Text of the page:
By Clara Baldock
New England houses have seduced me for years with their rustic charm. Mine would be painted white with all the cliché trimmings; dark green shutters and a wraparound porch. I imagine big sash windows, tongue-and-groove wood panelling and a shaker kitchen where all the family can gather. So romantic in the depths of winter, a tradition of simple sophistication with a thousand quirks and variations.
Perhaps my dream is part nostalgia, remembering my grandmother’s little wooden, upstate New York house nestled in the snow, with its overflowing bookcases, a creaking staircase leading to old brass beds and the smell of eggnog simmering on the stove.
My wistful memories came to life with Greta Gerwig’s visually sumptuous and enchanting 2019 adaptation of Little Women. Based on Louisa May Alcott’s beloved coming-of-age novel, it follows the lives of the four March sisters (main picture, above) as they step into womanhood, navigate financial struggles and explore their passions.
The March family resides in Orchard House, a quintessential rural abode where Alcott wrote and set her classic novel. It gives a nod to the pastoral US life captured in an Andrew Wyeth painting, but with a warmer, folksy feel. The home in Concord, Massachusetts is now a museum. It was deemed too precious to film in so a full-scale replica was made for the movie two miles away.
The exterior of the fictional clapboard farmhouse is simple and sweet. “I wanted the outside to look like an old worn-out jewellery box that you found in your grandmother’s drawer”, said production designer Jess Gonchor in a 2019 interview with Architectural Digest. Inside is a treasure trove of antiques decorated with layers of colour, texture and patterns; rich velvets and faded chintz, worn needlepoint rugs, patchwork and quilts. There are nooks for curling up and reading, and an attic bathed in dusty light for writing.
Come Christmas, it is nothing short of magical. Every mantle and doorway is bedecked with pine garlands dotted with dried orange slices, while the open fire crackles and glows. It is deliciously cosy, luring you in with the promise of merriment and a welcoming armchair.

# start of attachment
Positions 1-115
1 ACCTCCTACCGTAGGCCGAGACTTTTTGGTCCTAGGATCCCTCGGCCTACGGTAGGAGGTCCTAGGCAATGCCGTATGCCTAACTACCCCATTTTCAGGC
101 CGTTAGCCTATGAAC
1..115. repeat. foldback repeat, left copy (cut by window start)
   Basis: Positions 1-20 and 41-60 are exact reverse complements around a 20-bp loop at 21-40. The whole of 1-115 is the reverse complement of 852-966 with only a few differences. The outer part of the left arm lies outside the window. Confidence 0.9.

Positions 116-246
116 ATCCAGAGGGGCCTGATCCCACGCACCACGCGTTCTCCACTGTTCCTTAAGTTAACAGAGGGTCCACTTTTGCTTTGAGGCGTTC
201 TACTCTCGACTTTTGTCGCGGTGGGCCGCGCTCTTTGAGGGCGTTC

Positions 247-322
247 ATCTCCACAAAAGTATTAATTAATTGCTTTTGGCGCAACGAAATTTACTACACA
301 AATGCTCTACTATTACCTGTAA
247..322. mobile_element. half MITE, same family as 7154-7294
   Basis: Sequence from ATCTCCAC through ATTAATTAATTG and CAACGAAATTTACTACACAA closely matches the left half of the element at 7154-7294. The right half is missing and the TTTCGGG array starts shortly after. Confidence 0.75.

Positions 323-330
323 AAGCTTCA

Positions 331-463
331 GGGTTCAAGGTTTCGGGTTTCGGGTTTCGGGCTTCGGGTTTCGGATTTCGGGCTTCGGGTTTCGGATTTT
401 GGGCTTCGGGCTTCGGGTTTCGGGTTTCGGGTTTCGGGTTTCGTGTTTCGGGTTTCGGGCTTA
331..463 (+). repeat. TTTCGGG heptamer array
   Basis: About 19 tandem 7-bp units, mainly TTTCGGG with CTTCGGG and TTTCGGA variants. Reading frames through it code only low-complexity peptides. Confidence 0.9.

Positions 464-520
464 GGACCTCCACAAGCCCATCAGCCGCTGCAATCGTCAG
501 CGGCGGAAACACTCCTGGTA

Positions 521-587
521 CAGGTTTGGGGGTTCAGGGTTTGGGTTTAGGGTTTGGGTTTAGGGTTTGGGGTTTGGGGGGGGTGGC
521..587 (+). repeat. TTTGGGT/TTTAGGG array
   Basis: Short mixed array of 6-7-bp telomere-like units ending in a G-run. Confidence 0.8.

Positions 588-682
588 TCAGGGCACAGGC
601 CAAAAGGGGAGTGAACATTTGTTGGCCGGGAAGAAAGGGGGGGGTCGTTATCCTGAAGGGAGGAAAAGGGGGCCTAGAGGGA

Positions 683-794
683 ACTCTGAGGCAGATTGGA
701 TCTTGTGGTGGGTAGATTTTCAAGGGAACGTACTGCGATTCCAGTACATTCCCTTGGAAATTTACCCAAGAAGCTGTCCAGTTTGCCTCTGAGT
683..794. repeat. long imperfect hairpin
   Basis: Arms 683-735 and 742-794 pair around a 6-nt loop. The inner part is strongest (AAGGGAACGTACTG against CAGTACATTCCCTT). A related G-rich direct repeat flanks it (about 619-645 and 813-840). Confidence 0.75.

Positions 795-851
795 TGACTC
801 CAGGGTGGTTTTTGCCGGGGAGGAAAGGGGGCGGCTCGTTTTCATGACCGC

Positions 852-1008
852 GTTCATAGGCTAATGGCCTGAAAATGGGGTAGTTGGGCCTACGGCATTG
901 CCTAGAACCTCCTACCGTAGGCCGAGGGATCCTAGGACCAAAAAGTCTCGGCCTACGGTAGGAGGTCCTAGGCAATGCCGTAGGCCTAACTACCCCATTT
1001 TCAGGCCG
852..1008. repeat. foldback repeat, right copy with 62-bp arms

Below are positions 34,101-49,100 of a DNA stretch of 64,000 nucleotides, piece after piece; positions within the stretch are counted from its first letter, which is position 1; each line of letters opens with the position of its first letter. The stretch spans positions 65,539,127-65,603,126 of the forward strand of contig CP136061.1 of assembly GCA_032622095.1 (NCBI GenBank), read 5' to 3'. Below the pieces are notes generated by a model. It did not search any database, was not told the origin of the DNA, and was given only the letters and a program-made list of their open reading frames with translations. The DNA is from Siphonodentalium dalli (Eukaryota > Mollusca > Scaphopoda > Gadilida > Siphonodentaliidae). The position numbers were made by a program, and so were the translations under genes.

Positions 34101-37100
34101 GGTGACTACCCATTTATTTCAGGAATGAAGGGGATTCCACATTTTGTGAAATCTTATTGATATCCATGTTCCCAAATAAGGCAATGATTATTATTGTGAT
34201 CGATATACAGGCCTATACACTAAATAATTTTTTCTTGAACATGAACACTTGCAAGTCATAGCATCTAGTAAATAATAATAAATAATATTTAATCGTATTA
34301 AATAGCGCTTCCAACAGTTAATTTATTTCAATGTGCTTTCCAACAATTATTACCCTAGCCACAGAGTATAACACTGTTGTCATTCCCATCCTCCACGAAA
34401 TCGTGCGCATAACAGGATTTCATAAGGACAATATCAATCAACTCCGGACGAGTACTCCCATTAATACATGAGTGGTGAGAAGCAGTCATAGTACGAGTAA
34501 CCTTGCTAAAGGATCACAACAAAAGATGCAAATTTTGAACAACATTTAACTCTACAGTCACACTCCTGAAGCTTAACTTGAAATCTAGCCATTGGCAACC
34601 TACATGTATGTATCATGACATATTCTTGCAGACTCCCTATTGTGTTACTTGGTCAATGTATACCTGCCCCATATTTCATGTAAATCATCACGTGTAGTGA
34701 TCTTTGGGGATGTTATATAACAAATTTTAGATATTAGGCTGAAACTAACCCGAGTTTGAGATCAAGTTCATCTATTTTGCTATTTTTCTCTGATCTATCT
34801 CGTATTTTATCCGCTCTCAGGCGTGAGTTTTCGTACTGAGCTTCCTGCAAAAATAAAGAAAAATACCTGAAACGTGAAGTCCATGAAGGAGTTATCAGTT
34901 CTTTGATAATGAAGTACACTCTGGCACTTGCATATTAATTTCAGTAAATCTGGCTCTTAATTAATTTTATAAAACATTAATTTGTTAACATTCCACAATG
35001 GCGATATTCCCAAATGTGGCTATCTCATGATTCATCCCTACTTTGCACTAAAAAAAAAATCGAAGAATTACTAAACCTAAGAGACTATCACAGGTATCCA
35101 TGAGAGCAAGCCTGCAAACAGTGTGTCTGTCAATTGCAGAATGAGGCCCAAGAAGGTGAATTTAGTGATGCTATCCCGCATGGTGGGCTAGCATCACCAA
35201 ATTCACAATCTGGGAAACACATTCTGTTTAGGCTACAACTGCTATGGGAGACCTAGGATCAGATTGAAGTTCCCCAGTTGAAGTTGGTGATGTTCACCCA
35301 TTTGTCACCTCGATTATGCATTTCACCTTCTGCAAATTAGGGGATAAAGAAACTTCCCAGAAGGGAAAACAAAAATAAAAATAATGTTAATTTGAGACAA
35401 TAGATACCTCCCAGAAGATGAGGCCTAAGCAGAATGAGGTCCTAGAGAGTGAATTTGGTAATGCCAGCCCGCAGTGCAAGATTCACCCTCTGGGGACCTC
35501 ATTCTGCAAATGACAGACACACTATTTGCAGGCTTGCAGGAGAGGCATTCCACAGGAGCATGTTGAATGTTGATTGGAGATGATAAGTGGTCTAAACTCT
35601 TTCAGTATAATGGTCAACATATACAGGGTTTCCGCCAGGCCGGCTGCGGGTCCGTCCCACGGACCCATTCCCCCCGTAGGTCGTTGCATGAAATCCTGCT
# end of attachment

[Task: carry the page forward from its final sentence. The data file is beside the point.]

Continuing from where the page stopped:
The quaint and eclectic furnishings reflect the whimsical characters who inhabit the rooms. The place is a hive of activity and creativity, which I find particularly appealing after a year of social deprivation. I like to keep a tidy house but I also find comfort in the chaos of it all, a much lived-in space that is so inviting.
Of course, the 19th-century interior could do with an update for modern living so this five-bedroom house in the Massachusetts town of Great Barrington would do nicely. The light-filled property, on the market for $1.2m, has five fireplaces, a conservatory and a garden, where I would spend many a long summer day with a good book.
For something distinctively more grand, I am drawn to this elegant, six-bedroom estate in the heart of Wellesley Farms, complete with a butler’s pantry, landscaped garden and pool. With generous proportions, the $7.5m house is ideal for entertaining — although I would first strip away the wallpaper and inject some colour and craft.
Soon, like the March household, it would be warmed by the flurries of everyday life.
Photographs: © CTMG Inc, all rights reserved; Getty Images; © Lei Xu via Dreamstime.com; Berkshire Hathaway Homeservice/Barnbrook Realty; Remark Visions